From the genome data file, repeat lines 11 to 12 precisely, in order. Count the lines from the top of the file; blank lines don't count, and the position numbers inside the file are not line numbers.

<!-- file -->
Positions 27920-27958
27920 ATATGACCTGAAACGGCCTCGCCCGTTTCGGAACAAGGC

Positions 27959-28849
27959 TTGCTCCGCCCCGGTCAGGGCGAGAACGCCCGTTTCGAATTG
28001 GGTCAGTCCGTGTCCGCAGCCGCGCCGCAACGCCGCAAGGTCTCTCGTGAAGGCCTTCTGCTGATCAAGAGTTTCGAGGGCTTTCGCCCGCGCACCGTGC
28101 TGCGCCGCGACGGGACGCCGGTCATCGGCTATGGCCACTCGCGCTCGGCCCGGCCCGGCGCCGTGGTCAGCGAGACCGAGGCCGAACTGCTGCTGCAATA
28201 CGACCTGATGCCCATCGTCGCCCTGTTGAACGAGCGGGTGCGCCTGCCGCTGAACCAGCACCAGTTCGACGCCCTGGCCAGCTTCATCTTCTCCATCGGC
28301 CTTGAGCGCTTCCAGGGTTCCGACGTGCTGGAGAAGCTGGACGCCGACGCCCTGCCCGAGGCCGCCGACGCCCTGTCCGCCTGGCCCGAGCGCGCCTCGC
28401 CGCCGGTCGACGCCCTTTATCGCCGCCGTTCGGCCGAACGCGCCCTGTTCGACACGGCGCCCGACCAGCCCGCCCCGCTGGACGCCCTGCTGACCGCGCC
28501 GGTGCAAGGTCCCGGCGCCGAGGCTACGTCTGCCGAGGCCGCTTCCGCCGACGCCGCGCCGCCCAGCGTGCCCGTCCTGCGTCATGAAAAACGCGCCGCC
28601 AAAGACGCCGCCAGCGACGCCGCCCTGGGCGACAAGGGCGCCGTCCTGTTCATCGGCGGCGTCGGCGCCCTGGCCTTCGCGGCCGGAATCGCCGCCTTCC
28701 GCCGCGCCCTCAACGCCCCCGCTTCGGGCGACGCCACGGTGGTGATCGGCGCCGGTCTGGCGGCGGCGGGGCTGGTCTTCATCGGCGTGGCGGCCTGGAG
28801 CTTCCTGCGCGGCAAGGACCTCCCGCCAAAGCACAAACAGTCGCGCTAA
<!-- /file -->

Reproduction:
28601 AAAGACGCCGCCAGCGACGCCGCCCTGGGCGACAAGGGCGCCGTCCTGTTCATCGGCGGCGTCGGCGCCCTGGCCTTCGCGGCCGGAATCGCCGCCTTCC
28701 GCCGCGCCCTCAACGCCCCCGCTTCGGGCGACGCCACGGTGGTGATCGGCGCCGGTCTGGCGGCGGCGGGGCTGGTCTTCATCGGCGTGGCGGCCTGGAG